In re Petition for Disciplinary Action against Selmer, No. A06-2254.

CourtSupreme Court of Minnesota (US)
Writing for the CourtPer Curiam
Citation749 N.W.2d 30
Docket NumberNo. A06-2254.
Decision Date22 May 2008
PartiesIn re Petition for DISCIPLINARY ACTION AGAINST Scott E. SELMER, a Minnesota Attorney, Registration No. 156024.
749 N.W.2d 30
In re Petition for DISCIPLINARY ACTION AGAINST Scott E. SELMER, a Minnesota Attorney, Registration No. 156024.
No. A06-2254.
Supreme Court of Minnesota.
May 22, 2008.

[749 N.W.2d 33]

Timothy Michael Burke, St. Paul, MN, for Petitioner OLPR.

Allen H. Gibas, Minneapolis, MN, for Respondent Selmer.

Laurie A. Savran, Minneapolis, MN, for Amicus Rosalie E. Wahl.

Heard, considered, and decided by the court en banc.

OPINION

PER CURIAM.


In November 2001, we placed Scott E. Selmer on supervised probation for 5 years subject to a number of conditions, including making good faith efforts to reduce or satisfy liens and judgments and paying an outstanding Wisconsin disciplinary judgment. On November 28, 2006, the Director of the Office of Lawyers Professional Responsibility ("Director") filed a petition seeking the revocation of Selmer's probation and imposition of further discipline. The petition identified three violations: failure to comply with the terms of probation in violation of Minn. R. Prof. Conduct 3.4(c), 8.1(a) and (b), and 8.4(c) and (d), and Rule 25, Rules on Lawyers Professional Responsibility (RLPR); failure to timely file individual income tax returns in violation of Minn. R. Prof. Conduct 8.4(b) and (d); and a fifth-degree assault conviction in violation of Minn. R. Prof. Conduct 8.4(b). Selmer answered the petition, and a hearing was held before a referee, who recommended that Selmer be released from probation with a public reprimand. We conclude that the appropriate discipline is a public reprimand and 1 year of unsupervised probation. Selmer will be automatically released from probation when he has submitted proof of payment of the Wisconsin disciplinary judgment. If Selmer has not satisfied the Wisconsin disciplinary judgment by the end of 1 year, Selmer will be automatically suspended from the practice of law until he has satisfied that judgment.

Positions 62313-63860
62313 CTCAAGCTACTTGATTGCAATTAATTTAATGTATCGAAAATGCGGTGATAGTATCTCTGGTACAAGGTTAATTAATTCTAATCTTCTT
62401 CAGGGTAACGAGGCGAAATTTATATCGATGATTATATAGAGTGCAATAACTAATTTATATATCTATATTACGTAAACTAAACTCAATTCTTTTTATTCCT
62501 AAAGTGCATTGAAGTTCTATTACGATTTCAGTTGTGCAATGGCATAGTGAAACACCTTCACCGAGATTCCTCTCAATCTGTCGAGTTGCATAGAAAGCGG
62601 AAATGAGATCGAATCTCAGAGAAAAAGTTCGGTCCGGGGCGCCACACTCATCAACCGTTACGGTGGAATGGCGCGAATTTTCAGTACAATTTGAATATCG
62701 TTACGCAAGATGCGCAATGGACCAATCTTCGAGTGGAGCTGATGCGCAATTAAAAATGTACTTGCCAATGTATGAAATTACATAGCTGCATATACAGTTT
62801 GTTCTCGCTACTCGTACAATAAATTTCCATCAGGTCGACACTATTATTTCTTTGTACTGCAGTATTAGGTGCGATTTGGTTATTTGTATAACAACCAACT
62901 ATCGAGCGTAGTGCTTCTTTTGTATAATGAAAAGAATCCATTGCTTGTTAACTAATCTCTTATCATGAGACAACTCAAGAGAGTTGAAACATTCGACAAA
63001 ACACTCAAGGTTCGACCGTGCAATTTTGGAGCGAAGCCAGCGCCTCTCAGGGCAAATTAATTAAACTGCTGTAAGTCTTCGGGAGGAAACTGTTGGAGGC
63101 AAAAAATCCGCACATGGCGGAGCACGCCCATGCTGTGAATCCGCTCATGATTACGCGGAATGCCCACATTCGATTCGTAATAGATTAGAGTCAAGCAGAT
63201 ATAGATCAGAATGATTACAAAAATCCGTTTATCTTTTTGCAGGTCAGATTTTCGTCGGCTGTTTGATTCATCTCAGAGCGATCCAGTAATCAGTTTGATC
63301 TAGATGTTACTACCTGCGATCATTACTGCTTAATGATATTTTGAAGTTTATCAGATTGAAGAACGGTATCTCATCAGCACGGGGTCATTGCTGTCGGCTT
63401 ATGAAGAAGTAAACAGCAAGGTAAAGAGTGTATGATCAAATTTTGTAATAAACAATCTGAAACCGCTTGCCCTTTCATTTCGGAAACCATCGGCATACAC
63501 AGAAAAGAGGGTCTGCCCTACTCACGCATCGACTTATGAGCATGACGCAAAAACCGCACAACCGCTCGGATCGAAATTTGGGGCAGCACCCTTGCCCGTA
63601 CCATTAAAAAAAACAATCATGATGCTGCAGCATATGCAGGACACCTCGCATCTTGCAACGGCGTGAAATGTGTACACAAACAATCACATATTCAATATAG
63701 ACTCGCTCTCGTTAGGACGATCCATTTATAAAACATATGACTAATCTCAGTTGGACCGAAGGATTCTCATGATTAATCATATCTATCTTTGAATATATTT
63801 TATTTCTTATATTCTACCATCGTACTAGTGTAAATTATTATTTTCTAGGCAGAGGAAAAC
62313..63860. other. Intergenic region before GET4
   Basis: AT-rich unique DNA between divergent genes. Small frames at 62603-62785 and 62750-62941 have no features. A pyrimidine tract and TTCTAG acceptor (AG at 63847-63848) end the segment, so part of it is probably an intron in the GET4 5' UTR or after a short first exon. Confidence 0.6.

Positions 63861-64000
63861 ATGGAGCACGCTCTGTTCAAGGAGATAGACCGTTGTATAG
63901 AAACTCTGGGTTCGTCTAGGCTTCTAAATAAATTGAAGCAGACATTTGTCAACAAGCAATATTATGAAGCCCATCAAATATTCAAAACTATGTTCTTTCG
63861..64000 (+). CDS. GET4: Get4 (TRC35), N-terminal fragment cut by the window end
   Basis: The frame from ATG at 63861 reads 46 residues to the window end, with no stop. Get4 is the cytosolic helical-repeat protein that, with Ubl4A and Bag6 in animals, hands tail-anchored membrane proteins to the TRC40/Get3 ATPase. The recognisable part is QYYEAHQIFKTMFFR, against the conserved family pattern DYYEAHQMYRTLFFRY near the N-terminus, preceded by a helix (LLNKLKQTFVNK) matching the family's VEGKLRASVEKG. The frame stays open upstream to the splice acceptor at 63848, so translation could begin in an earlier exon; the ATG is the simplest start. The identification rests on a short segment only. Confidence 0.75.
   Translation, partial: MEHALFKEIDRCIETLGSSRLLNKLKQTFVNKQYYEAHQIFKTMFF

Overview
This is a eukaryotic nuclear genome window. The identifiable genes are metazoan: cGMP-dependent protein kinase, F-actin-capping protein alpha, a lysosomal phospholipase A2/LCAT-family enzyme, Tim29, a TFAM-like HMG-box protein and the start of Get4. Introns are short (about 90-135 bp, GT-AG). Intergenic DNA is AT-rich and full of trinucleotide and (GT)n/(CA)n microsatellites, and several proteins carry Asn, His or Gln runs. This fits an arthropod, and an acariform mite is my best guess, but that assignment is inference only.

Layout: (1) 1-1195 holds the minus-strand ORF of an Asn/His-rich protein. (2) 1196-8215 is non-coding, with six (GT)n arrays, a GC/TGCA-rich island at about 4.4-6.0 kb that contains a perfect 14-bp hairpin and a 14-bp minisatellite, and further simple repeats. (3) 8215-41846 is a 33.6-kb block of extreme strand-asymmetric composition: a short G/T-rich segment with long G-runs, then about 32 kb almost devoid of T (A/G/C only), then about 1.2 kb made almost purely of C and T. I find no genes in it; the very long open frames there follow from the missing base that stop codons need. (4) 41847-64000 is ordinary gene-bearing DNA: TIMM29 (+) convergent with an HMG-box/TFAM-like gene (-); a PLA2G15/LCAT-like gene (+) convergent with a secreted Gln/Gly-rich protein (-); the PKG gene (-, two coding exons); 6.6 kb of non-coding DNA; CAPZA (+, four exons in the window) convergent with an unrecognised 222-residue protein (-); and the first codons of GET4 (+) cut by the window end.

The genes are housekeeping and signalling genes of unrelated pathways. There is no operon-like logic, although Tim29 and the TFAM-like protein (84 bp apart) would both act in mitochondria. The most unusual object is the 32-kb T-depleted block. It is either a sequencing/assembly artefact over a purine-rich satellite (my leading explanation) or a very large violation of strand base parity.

Selmer was admitted to the practice of law in Minnesota in 1984. In 1995, he was disciplined twice. He received a private admonition for improperly charging a client for copies of the client's file made for Selmer's own benefit. Additionally, Selmer was publicly reprimanded and put on probation for 2 years for the following

749 N.W.2d 34

violations: failing to promptly provide an accounting of the distribution of an arbitration award, charging an unreasonable fee, abusing the discovery process, failing to maintain proper trust account books and records, falsely certifying that he maintained proper trust account records, and commingling personal and client funds. In re Selmer, 529 N.W.2d 684 (Minn.1995). After being privately admonished, publicly reprimanded, and placed on probation, Selmer was also subject to reciprocal disciplinary proceedings in Wisconsin, where he had been admitted to the bar in 1978, for the same conduct. In re Selmer, 195 Wis.2d 687, 538 N.W.2d 252 (1995). The Wisconsin Supreme Court publicly reprimanded Selmer and required him to submit his trust account records quarterly for a period of 2 years. Id. at 255. Selmer was also ordered to pay the costs stemming from the Wisconsin disciplinary proceeding. Id.